Ecliptic meaning

ĭ-klĭptĭk
The plane defined by the earth's orbit projected onto the celestial sphere, along which the sun appears to move as viewed from the earth.
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A great circle inscribed on a terrestrial globe inclined at an approximate angle of 23°27' to the equator and representing the apparent motion of the sun in relation to the earth during a year.
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The plane defined by the earth's solar orbit, with the sun at its center, that extends throughout the solar system.
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The great circle on the celestial sphere intersecting the celestial equator at about 2312° and representing the changing position of the sun with respect to the background stars, as seen from the orbiting earth during one year.
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The plane of the earth's orbit extended infinitely.
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Of eclipses or the ecliptic.
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The great circle on the celestial sphere that represents the Sun's apparent path among the background stars in one year. The northernmost point this path reaches on the celestial sphere is the Tropic of Cancer, its southernmost point is the Tropic of Capricorn, and it crosses the celestial equator at the points of vernal and autumnal equinox. &diamf3; The plane of the ecliptic is the imaginary plane that intersects the celestial sphere along the ecliptic, and the north and south ecliptic poles are the points where a perpendicular line through the middle of this plane intersect the sphere. The plane of the ecliptic corresponds to the plane in which the Earth orbits the Sun. If the Earth's axis were not tilted, the ecliptic would be identical to the celestial equator and the ecliptic poles identical to the celestial poles. In this case, the Sun's path would not move northward or southward from the equator during the year. As it is, the plane of the celestial equator is tilted 23.45° to the plane of the ecliptic, corresponding to the tilt of the Earth's axis with respect to its orbital plane, giving the Sun its apparent northward and southward movement among the background stars.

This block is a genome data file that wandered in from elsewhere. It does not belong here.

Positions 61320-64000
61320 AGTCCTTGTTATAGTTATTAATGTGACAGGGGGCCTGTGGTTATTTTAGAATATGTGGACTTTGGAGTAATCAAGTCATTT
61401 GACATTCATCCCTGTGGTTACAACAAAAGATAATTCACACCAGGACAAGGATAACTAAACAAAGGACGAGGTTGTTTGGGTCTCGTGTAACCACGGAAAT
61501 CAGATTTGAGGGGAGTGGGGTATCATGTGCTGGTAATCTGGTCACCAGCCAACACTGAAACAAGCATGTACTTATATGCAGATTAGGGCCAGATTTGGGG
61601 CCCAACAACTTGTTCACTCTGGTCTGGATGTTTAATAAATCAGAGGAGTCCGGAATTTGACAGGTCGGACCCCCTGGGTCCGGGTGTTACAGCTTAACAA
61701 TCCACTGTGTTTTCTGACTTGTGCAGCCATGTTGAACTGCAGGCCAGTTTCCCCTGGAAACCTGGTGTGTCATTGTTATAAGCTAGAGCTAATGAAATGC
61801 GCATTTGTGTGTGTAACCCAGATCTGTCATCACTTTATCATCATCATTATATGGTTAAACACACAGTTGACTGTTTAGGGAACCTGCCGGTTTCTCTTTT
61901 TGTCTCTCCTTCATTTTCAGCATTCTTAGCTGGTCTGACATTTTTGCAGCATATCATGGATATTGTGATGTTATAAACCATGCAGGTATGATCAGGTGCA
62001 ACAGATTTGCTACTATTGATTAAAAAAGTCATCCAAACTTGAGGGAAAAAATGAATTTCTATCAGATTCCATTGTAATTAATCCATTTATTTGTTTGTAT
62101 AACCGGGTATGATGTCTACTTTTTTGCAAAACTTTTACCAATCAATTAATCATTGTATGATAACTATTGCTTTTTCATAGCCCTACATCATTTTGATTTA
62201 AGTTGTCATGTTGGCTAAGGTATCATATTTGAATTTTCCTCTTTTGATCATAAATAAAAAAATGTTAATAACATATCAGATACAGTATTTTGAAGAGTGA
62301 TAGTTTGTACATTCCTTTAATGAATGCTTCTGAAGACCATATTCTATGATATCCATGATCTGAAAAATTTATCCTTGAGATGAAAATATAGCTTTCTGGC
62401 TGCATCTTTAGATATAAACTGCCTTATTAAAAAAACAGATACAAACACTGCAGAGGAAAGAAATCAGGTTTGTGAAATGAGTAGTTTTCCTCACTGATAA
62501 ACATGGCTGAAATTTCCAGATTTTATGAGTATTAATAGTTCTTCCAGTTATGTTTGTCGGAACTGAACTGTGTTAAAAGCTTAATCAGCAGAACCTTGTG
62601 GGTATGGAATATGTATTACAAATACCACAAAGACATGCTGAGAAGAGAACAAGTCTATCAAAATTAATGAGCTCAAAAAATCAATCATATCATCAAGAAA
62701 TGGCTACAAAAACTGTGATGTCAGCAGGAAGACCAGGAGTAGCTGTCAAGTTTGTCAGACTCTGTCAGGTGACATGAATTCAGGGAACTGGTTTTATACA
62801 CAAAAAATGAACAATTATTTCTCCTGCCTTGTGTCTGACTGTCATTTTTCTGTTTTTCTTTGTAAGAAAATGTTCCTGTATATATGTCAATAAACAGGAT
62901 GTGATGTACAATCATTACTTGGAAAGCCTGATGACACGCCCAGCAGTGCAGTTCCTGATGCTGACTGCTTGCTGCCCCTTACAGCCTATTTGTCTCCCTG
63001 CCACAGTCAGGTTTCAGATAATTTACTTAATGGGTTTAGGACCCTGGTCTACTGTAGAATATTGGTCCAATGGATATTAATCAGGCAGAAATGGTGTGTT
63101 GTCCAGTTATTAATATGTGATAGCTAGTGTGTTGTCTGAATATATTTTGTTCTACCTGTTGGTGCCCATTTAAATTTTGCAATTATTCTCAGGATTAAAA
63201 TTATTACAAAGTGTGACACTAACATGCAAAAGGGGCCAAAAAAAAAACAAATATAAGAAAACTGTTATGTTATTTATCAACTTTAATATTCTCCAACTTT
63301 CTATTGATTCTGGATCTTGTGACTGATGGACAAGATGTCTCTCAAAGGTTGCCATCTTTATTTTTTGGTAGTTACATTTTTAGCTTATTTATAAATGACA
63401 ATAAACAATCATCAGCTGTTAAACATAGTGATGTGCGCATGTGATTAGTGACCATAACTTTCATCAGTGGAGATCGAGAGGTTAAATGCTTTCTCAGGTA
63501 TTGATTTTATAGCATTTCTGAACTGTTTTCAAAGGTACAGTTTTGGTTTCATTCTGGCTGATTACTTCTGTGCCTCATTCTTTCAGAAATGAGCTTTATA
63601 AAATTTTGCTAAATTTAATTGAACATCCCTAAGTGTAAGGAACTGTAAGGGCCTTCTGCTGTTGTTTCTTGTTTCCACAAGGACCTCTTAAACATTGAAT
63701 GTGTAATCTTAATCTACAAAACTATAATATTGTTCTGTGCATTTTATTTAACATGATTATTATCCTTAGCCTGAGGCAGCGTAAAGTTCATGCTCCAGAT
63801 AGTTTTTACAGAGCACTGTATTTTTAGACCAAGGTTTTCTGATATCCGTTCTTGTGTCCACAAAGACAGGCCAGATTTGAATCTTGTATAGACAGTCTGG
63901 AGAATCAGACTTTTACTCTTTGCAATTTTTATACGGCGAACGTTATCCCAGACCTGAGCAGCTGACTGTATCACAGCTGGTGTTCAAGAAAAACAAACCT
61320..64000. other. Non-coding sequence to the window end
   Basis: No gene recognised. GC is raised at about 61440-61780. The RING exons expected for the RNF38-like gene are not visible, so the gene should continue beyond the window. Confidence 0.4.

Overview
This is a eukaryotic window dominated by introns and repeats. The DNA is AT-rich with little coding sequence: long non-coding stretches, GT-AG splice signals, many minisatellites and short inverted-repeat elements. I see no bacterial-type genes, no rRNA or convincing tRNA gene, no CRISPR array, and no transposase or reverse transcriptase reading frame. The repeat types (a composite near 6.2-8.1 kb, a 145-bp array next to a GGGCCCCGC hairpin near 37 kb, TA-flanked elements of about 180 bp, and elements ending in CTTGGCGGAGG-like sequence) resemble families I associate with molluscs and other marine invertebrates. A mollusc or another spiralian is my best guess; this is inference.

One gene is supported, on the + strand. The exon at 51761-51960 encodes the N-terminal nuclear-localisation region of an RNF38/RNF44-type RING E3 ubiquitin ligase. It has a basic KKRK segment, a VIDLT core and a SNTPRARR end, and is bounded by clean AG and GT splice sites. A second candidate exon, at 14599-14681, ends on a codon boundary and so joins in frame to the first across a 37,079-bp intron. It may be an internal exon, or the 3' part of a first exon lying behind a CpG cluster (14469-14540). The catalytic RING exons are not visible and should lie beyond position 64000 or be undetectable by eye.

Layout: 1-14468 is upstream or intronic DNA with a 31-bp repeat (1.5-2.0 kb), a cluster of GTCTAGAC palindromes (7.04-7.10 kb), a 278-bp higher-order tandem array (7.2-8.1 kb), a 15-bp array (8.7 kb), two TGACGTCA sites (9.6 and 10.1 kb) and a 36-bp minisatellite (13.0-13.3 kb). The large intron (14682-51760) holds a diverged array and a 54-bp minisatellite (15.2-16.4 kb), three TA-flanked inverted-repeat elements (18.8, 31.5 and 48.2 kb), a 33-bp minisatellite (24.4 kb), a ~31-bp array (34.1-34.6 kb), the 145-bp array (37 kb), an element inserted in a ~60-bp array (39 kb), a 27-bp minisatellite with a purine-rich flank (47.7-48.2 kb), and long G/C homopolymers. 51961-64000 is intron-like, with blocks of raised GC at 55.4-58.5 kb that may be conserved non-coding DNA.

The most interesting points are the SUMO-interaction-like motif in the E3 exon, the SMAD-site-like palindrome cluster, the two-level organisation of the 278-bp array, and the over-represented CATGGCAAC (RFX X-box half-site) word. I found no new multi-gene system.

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(astronomy) The apparent path of the Sun in the sky. More accurately, it is the intersection of the celestial sphere with the plane of the ecliptic, which is the geometric plane containing the mean orbit of the Earth around the Sun. So named because an eclipse can occur only when the Moon lies on this plane.
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(geometry) A great circle drawn on a terrestrial globe, used for illustrating and solving astronomical problems.
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Origin of ecliptic

  • Middle English ecliptik from Medieval Latin (līnea) eclīptica ecliptic (line) from Latin eclīpticus of an eclipse from Greek ekleiptikos from ekleipein to fail to appear eclipse

    From American Heritage Dictionary of the English Language, 5th Edition